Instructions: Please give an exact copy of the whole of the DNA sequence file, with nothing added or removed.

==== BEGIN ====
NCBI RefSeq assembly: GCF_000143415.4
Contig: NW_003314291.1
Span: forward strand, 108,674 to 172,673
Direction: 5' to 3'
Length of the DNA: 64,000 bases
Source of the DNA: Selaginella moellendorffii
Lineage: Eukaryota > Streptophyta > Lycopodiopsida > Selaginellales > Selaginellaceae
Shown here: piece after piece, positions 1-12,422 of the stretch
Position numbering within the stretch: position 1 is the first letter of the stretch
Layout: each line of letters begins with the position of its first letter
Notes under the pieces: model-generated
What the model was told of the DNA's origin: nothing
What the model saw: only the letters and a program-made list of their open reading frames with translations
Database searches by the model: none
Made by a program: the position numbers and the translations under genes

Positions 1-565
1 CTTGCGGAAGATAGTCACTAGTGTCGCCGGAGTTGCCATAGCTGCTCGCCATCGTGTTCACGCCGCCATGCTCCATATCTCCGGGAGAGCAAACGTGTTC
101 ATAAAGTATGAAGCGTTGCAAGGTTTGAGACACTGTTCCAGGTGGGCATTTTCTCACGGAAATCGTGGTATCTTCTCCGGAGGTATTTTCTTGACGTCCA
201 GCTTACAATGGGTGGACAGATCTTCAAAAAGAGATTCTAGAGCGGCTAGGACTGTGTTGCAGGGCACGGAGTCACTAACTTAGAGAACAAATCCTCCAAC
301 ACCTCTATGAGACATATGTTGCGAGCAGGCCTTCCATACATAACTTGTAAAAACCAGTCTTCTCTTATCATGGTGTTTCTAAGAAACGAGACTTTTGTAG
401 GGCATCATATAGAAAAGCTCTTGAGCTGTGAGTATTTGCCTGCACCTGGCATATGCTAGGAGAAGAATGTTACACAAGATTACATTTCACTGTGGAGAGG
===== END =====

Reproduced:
NCBI RefSeq assembly: GCF_000143415.4
Contig: NW_003314291.1
Span: forward strand, 108,674 to 172,673
Direction: 5' to 3'
Length of the DNA: 64,000 bases
Source of the DNA: Selaginella moellendorffii
Lineage: Eukaryota > Streptophyta > Lycopodiopsida > Selaginellales > Selaginellaceae
Shown here: piece after piece, positions 1-12,422 of the stretch
Position numbering within the stretch: position 1 is the first letter of the stretch
Layout: each line of letters begins with the position of its first letter
Notes under the pieces: model-generated
What the model was told of the DNA's origin: nothing
What the model saw: only the letters and a program-made list of their open reading frames with translations
Database searches by the model: none
Made by a program: the position numbers and the translations under genes

Positions 1-565
1 CTTGCGGAAGATAGTCACTAGTGTCGCCGGAGTTGCCATAGCTGCTCGCCATCGTGTTCACGCCGCCATGCTCCATATCTCCGGGAGAGCAAACGTGTTC
101 ATAAAGTATGAAGCGTTGCAAGGTTTGAGACACTGTTCCAGGTGGGCATTTTCTCACGGAAATCGTGGTATCTTCTCCGGAGGTATTTTCTTGACGTCCA
201 GCTTACAATGGGTGGACAGATCTTCAAAAAGAGATTCTAGAGCGGCTAGGACTGTGTTGCAGGGCACGGAGTCACTAACTTAGAGAACAAATCCTCCAAC
301 ACCTCTATGAGACATATGTTGCGAGCAGGCCTTCCATACATAACTTGTAAAAACCAGTCTTCTCTTATCATGGTGTTTCTAAGAAACGAGACTTTTGTAG
401 GGCATCATATAGAAAAGCTCTTGAGCTGTGAGTATTTGCCTGCACCTGGCATATGCTAGGAGAAGAATGTTACACAAGATTACATTTCACTGTGGAGAGG